The Companies (Amendment) Law 2009 adopted this month in the Cayman Islands introduces a new and much-needed statutory merger regime which does not require court application or approval. Previously Cayman Islands companies could merge or amalgamate only pursuant to a scheme of arrangement procedure which required the approval of the Cayman Islands Court. In practice rather than submit to this cumbersome and costly process Cayman Islands companies needing to merge would often migrate into BVI or Delaware using statutory deregistration and continuation provisions, merge in such jurisdiction and then the successor company would migrate back to the Cayman Islands.
The new law brings the Cayman corporate regime into line with the regimes of other offshore jurisdictions such as BVI and Delaware which both have merger regimes in place and in the majority of cases it should prove a simple and effective method of merging corporate enterprises. The first part of this part of this note will summarise the procedure. The second part of the note will deal with the interpretation and practical ramifications of the shareholder consent requirement.
The law provides a process for merger (meaning the assets, rights, obligations and liabilities of two or more companies are assumed by one of those companies) or consolidation (meaning the assets, rights, obligations and liabilities of two or more companies are assumed by a new Cayman Islands company). In this note Merger will be deemed to include merger and consolidation, a Constituent Company is a company participating in a Merger and a Successor Company is the new or existing company acquiring the businesses of the Constituent Companies.
Who can be party to a Merger?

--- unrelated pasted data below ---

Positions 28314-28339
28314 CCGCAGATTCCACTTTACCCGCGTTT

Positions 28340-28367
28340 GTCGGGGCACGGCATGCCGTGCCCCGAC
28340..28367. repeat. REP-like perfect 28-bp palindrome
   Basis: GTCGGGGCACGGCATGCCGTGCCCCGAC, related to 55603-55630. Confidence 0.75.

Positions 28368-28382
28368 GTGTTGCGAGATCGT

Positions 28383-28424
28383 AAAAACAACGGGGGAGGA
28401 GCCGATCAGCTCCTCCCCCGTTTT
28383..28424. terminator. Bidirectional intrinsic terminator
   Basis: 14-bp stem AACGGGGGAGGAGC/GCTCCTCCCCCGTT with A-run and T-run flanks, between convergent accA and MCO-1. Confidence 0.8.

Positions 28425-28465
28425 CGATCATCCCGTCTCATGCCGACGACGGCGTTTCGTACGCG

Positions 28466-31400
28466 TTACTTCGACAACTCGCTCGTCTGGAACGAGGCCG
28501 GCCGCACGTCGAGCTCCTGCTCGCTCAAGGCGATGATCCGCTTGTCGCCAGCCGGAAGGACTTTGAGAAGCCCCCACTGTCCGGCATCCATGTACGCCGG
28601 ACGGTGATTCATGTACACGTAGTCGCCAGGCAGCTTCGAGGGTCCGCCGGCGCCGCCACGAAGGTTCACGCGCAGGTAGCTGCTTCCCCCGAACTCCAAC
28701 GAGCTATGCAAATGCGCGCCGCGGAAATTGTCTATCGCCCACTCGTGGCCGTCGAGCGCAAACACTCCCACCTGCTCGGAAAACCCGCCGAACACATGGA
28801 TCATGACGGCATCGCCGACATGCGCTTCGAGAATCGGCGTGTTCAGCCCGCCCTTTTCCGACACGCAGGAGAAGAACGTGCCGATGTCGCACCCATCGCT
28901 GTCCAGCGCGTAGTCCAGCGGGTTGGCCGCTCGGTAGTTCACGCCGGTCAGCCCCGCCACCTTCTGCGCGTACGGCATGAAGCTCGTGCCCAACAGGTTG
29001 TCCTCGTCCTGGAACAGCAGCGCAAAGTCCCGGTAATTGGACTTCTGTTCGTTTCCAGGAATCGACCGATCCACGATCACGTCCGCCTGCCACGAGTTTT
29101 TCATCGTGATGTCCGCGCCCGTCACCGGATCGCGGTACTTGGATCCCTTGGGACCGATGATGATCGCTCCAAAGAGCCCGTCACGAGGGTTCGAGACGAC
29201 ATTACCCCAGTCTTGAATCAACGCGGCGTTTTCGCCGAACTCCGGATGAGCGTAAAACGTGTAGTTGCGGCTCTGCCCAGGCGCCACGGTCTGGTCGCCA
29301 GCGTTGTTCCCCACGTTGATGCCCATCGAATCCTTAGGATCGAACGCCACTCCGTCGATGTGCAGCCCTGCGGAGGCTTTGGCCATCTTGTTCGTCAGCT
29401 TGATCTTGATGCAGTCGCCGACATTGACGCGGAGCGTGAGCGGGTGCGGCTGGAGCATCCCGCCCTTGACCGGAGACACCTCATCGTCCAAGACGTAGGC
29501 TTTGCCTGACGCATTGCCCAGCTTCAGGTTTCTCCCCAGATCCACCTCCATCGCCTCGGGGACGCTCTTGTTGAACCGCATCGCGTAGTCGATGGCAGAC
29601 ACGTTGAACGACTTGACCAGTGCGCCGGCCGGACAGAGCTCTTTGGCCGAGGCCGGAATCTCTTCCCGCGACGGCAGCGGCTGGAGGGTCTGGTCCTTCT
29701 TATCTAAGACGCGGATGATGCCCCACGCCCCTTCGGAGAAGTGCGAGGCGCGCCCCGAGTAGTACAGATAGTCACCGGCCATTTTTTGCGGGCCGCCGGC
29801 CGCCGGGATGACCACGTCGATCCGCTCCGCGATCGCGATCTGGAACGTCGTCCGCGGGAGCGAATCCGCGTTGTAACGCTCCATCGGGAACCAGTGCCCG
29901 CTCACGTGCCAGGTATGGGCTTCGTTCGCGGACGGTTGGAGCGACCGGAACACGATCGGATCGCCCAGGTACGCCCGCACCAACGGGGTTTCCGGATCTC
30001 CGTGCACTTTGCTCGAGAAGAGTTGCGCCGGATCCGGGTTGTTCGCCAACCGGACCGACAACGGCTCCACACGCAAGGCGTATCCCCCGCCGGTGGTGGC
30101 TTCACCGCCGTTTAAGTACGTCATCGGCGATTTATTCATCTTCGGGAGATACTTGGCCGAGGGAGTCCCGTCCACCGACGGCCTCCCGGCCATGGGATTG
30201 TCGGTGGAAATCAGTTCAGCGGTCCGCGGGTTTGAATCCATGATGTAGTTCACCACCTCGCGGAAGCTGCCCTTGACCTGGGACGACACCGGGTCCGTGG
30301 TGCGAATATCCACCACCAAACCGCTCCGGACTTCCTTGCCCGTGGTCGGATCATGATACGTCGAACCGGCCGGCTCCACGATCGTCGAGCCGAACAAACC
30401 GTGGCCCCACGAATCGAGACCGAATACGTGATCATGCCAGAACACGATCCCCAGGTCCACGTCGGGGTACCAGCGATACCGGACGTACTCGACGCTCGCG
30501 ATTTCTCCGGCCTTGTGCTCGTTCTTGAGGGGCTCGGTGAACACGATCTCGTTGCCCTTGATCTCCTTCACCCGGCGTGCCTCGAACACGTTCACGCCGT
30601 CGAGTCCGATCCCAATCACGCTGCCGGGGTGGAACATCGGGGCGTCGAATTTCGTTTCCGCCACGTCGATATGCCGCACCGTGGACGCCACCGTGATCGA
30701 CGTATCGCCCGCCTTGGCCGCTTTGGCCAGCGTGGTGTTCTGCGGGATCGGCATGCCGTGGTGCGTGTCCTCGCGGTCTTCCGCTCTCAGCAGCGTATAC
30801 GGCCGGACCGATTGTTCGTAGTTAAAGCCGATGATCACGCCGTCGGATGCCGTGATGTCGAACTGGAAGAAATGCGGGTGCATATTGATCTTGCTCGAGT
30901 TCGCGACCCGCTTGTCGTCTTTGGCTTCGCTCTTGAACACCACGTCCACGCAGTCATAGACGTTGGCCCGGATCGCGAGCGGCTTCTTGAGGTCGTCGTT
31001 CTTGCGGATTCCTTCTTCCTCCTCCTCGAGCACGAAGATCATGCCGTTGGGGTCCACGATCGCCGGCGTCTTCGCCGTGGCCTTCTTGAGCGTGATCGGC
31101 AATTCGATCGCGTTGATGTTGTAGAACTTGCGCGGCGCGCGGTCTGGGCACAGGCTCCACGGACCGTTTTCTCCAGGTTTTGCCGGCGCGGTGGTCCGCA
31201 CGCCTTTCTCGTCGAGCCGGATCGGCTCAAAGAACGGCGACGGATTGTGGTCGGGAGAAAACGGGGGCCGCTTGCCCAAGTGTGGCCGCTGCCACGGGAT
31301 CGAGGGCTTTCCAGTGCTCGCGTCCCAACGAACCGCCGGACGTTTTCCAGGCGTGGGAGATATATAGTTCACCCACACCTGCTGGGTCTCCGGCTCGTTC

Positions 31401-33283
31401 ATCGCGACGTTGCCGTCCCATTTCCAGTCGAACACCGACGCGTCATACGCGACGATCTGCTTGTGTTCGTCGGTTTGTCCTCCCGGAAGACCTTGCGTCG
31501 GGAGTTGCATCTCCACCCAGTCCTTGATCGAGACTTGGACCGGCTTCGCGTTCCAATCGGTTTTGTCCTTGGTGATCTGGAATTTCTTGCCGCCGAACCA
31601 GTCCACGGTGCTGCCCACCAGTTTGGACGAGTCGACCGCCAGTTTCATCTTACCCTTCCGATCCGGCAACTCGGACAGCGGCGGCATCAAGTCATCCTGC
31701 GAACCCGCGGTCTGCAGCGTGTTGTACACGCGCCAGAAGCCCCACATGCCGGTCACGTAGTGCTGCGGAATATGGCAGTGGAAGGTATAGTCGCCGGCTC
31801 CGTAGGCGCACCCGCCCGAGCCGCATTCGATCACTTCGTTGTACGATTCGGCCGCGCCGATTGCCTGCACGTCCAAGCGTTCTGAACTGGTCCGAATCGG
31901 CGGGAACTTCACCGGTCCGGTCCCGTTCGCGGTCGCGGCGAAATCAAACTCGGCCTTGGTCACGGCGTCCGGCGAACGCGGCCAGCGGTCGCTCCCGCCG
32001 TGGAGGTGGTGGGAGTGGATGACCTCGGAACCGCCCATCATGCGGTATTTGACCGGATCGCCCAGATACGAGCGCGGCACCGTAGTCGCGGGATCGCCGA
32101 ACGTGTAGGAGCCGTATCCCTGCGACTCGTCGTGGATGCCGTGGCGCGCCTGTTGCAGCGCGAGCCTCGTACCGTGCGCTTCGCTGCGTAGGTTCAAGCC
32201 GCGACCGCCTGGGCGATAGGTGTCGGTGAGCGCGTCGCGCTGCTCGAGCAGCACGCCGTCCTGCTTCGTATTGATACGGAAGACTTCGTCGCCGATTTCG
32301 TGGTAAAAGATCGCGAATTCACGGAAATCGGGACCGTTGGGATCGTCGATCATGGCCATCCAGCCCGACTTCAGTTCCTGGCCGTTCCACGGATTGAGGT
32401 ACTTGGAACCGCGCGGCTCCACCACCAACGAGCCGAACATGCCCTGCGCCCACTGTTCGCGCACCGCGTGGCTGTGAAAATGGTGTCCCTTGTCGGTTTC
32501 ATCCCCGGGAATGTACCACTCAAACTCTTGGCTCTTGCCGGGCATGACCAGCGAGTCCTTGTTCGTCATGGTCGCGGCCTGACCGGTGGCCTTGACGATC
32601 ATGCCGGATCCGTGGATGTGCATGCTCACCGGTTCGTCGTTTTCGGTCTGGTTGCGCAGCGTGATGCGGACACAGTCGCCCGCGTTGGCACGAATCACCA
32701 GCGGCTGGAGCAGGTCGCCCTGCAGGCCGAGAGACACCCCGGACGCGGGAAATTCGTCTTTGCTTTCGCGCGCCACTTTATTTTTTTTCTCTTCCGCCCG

- Any Cayman Islands company limited by shares other than a segregated portfolio company.
- Any foreign company provided that such company is not the Successor Company.
Material Conditions to Merger
Good Standing and Solvency – each Constituent Company must be in good standing and solvent – the Cayman Islands applies a cashflow test of ability to pay debts as they fall due for solvency.
Written Plan – the directors of each Constituent Company must prepare and approve by board resolution a written Plan of Merger.
Shareholder Consent - a shareholder consent is required from the shareholders of each Constituent Company (as to which see below).
Regulatory conditions – any proposed merger which involves a regulated entity such as a bank or insurance company must comply with applicable regulatory requirements.
Foreign law conditions – in the case of any Merger including a foreign entity the entity must be permitted to merge by applicable foreign laws and its constitutional documents.
Secured Creditors - the consent of secured creditors of the Constituent Companies is required unless a Cayman Islands court waives such requirements.
Contents of the Merger Plan
Each Merger Plan must contain details of:
- the Constituent Companies and respective shareholdings;
- the rights and restrictions applicable to shares in the Successor Company and the shares, cash or other property each shareholder of a Constituent Company will receive – the merger regime is flexible and permits shares in Constituent Companies to be exchanged for shares in a Successor Com pany and/or any other assets, debt obligations, cash or other property of any kind;
- the directors and officers of the Successor Company;
- any benefits to be received by the directors of Constituent Companies;
- the name, registered office and memorandum and articles of association of the Successor Company; and
- the date on which the Merger Plan is to become effective.
Material Documents to accompany Merger Plan
The following documents are required to accompany any Merger Plan:
- a director’s declarations in respect of:
- that the Merger is not intended to defraud unsecured creditors;
- that all applicable regulatory requirements have been complied with; and
- that any Constituent Company not being the Successor Company has retired from any fiduciary offices held by it.